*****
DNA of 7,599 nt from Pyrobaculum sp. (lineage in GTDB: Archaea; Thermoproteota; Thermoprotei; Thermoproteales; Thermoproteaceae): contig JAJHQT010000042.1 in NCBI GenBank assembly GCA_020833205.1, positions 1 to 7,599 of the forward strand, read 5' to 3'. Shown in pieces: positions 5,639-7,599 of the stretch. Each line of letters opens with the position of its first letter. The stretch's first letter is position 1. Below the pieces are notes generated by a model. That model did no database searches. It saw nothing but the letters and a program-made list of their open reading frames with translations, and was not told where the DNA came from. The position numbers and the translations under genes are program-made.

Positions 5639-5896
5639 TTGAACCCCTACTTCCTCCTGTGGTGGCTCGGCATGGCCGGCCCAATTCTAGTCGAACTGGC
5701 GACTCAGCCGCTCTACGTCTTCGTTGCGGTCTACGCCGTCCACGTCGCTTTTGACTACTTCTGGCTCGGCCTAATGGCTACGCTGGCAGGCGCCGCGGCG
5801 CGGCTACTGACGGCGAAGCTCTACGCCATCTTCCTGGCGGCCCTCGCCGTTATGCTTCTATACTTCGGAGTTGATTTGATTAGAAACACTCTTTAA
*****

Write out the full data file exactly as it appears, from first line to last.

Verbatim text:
DNA of 7,599 nt from Pyrobaculum sp. (lineage in GTDB: Archaea; Thermoproteota; Thermoprotei; Thermoproteales; Thermoproteaceae): contig JAJHQT010000042.1 in NCBI GenBank assembly GCA_020833205.1, positions 1 to 7,599 of the forward strand, read 5' to 3'. Shown in pieces: positions 5,639-7,599 of the stretch. Each line of letters opens with the position of its first letter. The stretch's first letter is position 1. Below the pieces are notes generated by a model. That model did no database searches. It saw nothing but the letters and a program-made list of their open reading frames with translations, and was not told where the DNA came from. The position numbers and the translations under genes are program-made.

Positions 5639-5896
5639 TTGAACCCCTACTTCCTCCTGTGGTGGCTCGGCATGGCCGGCCCAATTCTAGTCGAACTGGC
5701 GACTCAGCCGCTCTACGTCTTCGTTGCGGTCTACGCCGTCCACGTCGCTTTTGACTACTTCTGGCTCGGCCTAATGGCTACGCTGGCAGGCGCCGCGGCG
5801 CGGCTACTGACGGCGAAGCTCTACGCCATCTTCCTGGCGGCCCTCGCCGTTATGCTTCTATACTTCGGAGTTGATTTGATTAGAAACACTCTTTAA